Blackout tracker finds Queensland the worse for power outages
A vandalised car that was left to roll into a power pole, causing a power outage for nearby Victorian residents, has been nominated as one of the top five most unusual reasons for power blackouts in Australia and New Zealand during 2010. Among the other notable causes of blackouts were a bee flying into the cab of a truck resulting in the driver losing control and crashing into a power pole, and a snake spanning two wires atop a power pole which created a short-circuit that blacked out two towns in the Northern Territory for over an hour in November 2010.
The findings are contained in the Australian and New Zealand Blackout Tracker Annual Report for 2010, an annual compilation of reported power outages prepared by diversified industrial manufacturer Eaton Industries.
The report identifies power outages as being responsible for interruptions to service in at least three data centres in 2010, beginning with Centrelink in Canberra in June, followed by IBM’s Newton Data Centre in Auckland and Vocus in Victoria, both occurring in December. The impacts included interruptions to airline booking and check-in systems, and online banking services.
Queensland reported the greatest number of power outages (29) followed by a tie between New South Wales and Victoria with 17 outages each. Storms were responsible for the three most significant blackouts reported during the year with the biggest outage occurring in Perth, Western Australia, when storm gusts and torrential rain cut power to 150,000 people. A lightning strike in Darwin took second-place honours when it cut power to 130,000 people for over 10 hours, while the third most significant outage occurred when strong winds downed power lines and interrupted power for 100,000 people in Palm Beach, Queensland. Not all outages were caused by natural forces, however, with the remaining two of the top five issues occurring during maintenance work.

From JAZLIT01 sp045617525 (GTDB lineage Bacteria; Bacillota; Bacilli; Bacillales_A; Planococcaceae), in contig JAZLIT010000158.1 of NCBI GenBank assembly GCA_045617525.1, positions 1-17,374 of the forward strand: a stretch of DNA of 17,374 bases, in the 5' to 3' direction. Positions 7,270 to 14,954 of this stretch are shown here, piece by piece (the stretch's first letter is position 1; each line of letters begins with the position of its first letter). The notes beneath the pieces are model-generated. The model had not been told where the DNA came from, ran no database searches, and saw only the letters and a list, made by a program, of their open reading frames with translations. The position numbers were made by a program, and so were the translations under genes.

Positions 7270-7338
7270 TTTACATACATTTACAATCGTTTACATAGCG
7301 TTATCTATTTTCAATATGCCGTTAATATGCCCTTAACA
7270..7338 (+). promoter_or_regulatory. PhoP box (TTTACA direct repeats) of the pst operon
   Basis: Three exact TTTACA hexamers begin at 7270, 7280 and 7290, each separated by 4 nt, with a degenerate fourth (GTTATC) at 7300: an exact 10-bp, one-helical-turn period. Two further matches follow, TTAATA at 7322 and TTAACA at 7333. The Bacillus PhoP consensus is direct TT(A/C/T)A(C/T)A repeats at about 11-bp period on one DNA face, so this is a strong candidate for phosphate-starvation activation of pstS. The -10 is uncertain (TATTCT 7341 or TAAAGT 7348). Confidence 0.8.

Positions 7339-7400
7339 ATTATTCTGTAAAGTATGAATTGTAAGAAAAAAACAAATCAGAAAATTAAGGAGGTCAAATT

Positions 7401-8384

“Data centres and power availability are increasingly important to IT and business activity,” said Michael Mallia, Marketing Manager of Eaton’s Power Quality division. “From the huge, far-reaching power failures brought on by coastal storms to the smaller, local disruptions which may have affected the people in only one neighbourhood, power outages caused problems for people and businesses across Australia and New Zealand. This report underscores the importance of a power protection plan to every organisation.”
The report notes that although power outages are common and detrimental for organisations, outages can be easily remedied. Uninterruptible power systems (UPSs), generators and surge protection devices are the most common power protection devices to protect data and equipment. To download the entire annual report, go to www.eaton.com/blackouttracker.
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